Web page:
1990 Directed by Adrian Lyne
Starring Tim Robbins
To be frank, this movie selects audiences.
I wonder about eight of ten persons might get confused halfway and stop watching it.
However, Jacob's Ladder is one of my greatest harvest that affected my work in the 1990s.
Speaking of Adrian Lyne, he is a director well known for the hit of Fatal Attraction, which I haven't watched though. Those days, the reputation Jacob's Ladder got was just the work positively using subliminal effects, and there were almost no reviews that referred its content. Its video package was also modest and didn't attract me.
However, the jacket of Jacob's Ladder I witnessed at the laser disc corner featured a picture of the monstrous face that was almost mistaken for Hellraiser.
"What is this? Is Jacob's Ladder a horror movie?" Suddenly getting interested, I decided to rent and watch the video.
There were embarrassment, admiration, and impression. The factors I didn't understand in my first watching were getting clearer in the second time and the third time. Simultaneously with it, the mystery deepened further.
Such movie experience would be once or so in ten years to encounter.
The film begins from a scene of the Vietnam War. The leading character Jacob Singer gets seriously injured in the midst of confusion of a combat. The next scene turns around at the subway in New York. An uncanny atmosphere fills up and a strange face emerges for a moment on a window of the passing train. The camera follows Jacob, who is confused and unaware what is real and what is illusion.
Jacob works as a postman and lives together with his coworker, Jezzie.
He goes to a dance party with Jezzie. A black female palm reader sees the lines of Jacob's palm and says "It(your life line)'s ended... You're already dead." At the dance hall, in the blinking light, Jacob sees appearances of ugly monsters, starts panic and faints.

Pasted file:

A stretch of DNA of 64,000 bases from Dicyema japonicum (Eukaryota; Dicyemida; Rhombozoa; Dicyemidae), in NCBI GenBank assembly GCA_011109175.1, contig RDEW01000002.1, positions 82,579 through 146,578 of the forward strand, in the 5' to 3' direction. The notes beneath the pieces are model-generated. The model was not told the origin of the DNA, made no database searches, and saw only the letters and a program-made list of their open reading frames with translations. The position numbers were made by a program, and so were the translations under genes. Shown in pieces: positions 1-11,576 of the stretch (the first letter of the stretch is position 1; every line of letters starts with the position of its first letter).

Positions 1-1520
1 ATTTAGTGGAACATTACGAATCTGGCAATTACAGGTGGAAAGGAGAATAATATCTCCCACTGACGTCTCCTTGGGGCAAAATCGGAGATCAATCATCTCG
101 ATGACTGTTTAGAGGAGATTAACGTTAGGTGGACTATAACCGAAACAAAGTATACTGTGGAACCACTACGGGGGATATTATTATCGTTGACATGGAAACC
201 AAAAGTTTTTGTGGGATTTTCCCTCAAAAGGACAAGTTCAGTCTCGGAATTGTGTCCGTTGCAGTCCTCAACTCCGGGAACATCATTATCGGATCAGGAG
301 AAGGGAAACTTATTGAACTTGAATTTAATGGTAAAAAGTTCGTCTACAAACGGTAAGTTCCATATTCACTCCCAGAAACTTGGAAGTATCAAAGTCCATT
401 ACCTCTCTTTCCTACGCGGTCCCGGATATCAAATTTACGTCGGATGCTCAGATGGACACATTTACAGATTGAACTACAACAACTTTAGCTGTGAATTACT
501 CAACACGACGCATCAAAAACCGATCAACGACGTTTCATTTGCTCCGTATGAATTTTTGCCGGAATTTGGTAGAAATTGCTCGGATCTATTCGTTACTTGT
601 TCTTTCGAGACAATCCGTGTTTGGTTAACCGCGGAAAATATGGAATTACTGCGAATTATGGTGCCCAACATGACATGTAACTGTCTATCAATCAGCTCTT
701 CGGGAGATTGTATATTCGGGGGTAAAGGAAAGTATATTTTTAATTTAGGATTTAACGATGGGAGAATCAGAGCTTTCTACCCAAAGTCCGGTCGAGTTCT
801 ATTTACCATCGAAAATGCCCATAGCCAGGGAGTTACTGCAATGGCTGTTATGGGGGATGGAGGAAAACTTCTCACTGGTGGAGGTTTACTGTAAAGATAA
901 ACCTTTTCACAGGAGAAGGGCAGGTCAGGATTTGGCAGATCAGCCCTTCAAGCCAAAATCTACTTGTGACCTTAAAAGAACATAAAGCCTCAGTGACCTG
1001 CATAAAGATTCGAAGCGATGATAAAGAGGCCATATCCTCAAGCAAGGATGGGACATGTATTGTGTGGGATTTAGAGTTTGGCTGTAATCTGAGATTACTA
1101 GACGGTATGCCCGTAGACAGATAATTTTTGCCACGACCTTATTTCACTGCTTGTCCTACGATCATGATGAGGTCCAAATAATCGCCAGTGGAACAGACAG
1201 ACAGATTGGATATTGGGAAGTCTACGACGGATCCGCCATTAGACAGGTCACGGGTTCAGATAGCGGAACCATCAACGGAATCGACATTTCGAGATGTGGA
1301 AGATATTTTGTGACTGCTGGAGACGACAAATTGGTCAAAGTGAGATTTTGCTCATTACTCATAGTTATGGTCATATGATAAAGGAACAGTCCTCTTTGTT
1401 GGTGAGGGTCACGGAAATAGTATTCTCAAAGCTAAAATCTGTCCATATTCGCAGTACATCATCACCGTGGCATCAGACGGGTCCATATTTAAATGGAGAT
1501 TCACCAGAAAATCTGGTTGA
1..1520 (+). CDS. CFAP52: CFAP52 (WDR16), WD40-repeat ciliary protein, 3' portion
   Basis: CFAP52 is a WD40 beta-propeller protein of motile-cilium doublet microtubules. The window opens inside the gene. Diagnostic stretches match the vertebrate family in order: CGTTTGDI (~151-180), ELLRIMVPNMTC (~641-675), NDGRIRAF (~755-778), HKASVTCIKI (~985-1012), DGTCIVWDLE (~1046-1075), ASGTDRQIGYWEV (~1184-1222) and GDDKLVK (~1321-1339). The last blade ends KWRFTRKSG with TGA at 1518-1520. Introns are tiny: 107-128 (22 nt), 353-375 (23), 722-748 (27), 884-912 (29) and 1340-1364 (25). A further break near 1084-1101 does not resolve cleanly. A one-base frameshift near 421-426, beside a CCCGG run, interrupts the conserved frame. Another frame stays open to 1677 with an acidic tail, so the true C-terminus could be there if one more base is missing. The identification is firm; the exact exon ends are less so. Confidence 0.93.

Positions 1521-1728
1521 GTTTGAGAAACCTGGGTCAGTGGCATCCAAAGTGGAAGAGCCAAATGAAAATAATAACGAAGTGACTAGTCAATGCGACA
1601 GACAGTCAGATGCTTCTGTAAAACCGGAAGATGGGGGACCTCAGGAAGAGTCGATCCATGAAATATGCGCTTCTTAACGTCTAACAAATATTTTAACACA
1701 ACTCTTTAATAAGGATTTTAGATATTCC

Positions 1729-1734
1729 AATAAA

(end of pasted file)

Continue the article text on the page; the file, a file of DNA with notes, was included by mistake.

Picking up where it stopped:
Jacob wakes up at a quiet bedroom. Here, he has a wife and three children. Was everything he'd seen a dream?
He finds himself being carried on a stretcher in the jungle in Vietnam.
Then, he regains consciousness as the postman.
Jacob receives contact from a man who was the same party in Vietnam, and meets him.
The man is extraordinarily frightened. He says he sees the demons. Jacob confesses that he sees the same thing.
When they are parting, the man gets killed with a bomb secretly set in his car.
Jacob gets a certain suspicion. Is everything the conspiracy of the army? Were Jacob's party members used as the subject of a certain drug in Vietnam, and does its side effect make them see the illusion of the demons? And the bomb was set for muzzling?
However, the trip of Jacob's soul was not finished yet...At the beginning, it looks like a war movie, and then develops like a horror picture. Next it makes an impression of a family drama, and then develops like a political conspiracy story. And finally it reveals that it was, so to speak, a modern version of Dante's Divine Comedy.
I can't tell every charm of the work in this short text at all. I wish you will watch the movie and enjoy its gem.
I recommend the DVD of this title, since it includes deleted scenes and the description by the director Adrian Lyne and the screenwriter Bruce Joel Rubin, which help you understand the work.